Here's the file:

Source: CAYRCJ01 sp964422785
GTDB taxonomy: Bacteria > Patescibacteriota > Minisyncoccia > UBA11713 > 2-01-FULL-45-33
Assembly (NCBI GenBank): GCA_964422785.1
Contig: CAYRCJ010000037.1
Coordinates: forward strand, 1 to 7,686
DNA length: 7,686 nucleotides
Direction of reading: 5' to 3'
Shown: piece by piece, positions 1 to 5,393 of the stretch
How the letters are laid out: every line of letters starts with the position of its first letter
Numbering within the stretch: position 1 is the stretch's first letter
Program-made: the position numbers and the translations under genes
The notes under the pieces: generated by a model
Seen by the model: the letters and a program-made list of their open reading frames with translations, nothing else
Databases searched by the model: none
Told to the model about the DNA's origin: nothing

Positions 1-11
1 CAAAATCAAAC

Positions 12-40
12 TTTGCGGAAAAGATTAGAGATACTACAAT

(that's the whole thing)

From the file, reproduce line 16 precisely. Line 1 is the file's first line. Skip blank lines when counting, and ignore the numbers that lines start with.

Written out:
Positions 1-11